GCC looks at ending sponsorship system

The conference emphasized on strengthening the partnership between public sector and companies hiring by launching joint programs to combat the crime of human trafficking. (File)

A three-day regional workshop organised by IOM under the auspices of the Kuwaiti Ministry of Social Affairs and Labour will bring together government representatives from the six Gulf Cooperation Council (GCC) countries to discuss alternatives to the current sponsorship system.

The workshop, which opens on January 10, in Kuwait City, will allow representative from Ministries of Labour, the Executive Office of the GCC Council of Labour Ministers and representatives of the Kuwaiti government to discuss the status of the current sponsorship system and challenges faced in the current and upcoming reform processes.

Participants will identify best practices from the GCC and other regions in order to maximise the benefits of labour mobility for governments, employers, contractual workers and their families in the countries of origin.

The sponsorship system, which forms the legal basis for residency and employment, has attracted criticism from a host of stakeholders including governments and civil society in countries of origin and destination, employers, contractual workers and international community. The recent reforms to the sponsorship systems in the GCC have been aimed at reducing the potential for exploitation of workers by unscrupulous recruiters and employers, while ensuring a smooth functioning of the labour markets in GCC and countries of origin. This workshop will assist participants to formulate initiatives that could be mutually beneficial for all concerned governments and, most importantly, ensure the safety and well-being of all contractual foreign workers in the region.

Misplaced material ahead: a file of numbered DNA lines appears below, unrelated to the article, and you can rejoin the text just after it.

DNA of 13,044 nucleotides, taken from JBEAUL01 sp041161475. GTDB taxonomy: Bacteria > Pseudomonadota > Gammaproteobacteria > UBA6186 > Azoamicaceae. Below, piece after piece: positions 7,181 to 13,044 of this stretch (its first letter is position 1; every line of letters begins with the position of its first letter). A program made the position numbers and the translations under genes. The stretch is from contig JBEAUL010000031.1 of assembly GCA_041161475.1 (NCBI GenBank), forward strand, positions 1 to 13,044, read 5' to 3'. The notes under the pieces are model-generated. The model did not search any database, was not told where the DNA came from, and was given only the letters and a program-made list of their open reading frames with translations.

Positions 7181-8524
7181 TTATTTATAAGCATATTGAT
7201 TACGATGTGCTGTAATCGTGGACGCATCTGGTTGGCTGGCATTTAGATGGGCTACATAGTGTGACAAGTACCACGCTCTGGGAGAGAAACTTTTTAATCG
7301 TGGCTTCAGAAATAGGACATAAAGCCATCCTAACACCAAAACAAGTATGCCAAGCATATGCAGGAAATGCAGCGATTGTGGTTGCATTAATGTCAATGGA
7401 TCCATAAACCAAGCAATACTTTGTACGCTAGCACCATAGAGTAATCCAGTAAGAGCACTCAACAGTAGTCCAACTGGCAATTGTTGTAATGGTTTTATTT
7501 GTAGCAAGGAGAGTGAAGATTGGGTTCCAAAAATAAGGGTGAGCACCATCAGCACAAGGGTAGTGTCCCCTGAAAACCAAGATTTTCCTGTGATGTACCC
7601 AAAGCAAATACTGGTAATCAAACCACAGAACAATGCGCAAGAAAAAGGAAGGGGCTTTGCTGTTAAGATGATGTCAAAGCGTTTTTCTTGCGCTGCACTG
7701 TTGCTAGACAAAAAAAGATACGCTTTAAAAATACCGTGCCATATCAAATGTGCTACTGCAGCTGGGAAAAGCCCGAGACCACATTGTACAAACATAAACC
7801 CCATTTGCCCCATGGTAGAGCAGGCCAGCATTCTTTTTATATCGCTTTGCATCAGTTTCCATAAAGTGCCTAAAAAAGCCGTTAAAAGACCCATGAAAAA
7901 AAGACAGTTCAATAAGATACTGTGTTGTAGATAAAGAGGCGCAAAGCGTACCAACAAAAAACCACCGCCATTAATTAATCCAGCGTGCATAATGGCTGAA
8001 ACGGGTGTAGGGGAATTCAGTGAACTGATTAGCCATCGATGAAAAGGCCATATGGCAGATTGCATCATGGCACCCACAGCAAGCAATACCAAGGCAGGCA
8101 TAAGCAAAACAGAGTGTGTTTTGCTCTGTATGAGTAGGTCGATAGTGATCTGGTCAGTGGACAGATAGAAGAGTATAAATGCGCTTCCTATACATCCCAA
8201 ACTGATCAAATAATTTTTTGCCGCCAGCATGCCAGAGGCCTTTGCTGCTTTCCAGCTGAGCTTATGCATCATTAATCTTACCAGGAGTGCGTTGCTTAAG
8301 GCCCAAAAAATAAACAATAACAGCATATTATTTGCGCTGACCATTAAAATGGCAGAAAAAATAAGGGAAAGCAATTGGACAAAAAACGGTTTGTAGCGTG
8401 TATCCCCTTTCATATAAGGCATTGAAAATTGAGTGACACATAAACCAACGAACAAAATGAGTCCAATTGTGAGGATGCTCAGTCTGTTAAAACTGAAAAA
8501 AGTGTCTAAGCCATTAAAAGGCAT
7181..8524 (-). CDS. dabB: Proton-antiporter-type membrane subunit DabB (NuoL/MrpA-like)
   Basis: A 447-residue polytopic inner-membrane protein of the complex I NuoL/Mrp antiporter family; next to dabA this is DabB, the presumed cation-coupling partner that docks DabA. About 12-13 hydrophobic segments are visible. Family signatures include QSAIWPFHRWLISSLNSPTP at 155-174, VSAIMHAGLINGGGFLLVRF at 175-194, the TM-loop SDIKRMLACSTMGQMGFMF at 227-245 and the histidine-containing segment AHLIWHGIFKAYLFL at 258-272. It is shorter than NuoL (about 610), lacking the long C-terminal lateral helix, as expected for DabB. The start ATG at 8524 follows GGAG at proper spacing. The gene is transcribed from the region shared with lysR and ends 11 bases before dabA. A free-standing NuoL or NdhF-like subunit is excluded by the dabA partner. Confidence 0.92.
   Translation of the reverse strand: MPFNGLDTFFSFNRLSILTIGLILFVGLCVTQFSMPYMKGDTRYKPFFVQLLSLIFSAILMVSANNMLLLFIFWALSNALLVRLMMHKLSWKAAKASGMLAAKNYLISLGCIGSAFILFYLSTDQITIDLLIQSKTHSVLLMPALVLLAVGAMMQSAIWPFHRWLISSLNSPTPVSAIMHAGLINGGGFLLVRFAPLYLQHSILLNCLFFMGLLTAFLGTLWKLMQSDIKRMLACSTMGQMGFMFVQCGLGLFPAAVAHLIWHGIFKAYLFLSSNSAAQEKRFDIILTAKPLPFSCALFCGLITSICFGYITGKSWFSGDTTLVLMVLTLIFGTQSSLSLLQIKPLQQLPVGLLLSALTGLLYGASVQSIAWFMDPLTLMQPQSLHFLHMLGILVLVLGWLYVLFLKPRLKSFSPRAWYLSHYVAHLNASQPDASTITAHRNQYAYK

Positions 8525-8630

The workshop will open with the regional launch of IOM's World Migration Report 2010, which highlights how the world, including the GCC region, will be taken by surprise by the relentless pace of migration and labour mobility unless States, international organizations and civil society make a concerted effort to invest in how they respond to it.

According to the World Migration Report 2010, out of a total 214 million migrants and foreign workers in the world today, 15.1 million reside in the six GCC countries, a number that has increased by 2.4 million (19 per cent) from 2005.

This workshop, part of the on-going IOM engagement with GCC countries, is funded by the Royal Embassy of the Netherlands in Kuwait.

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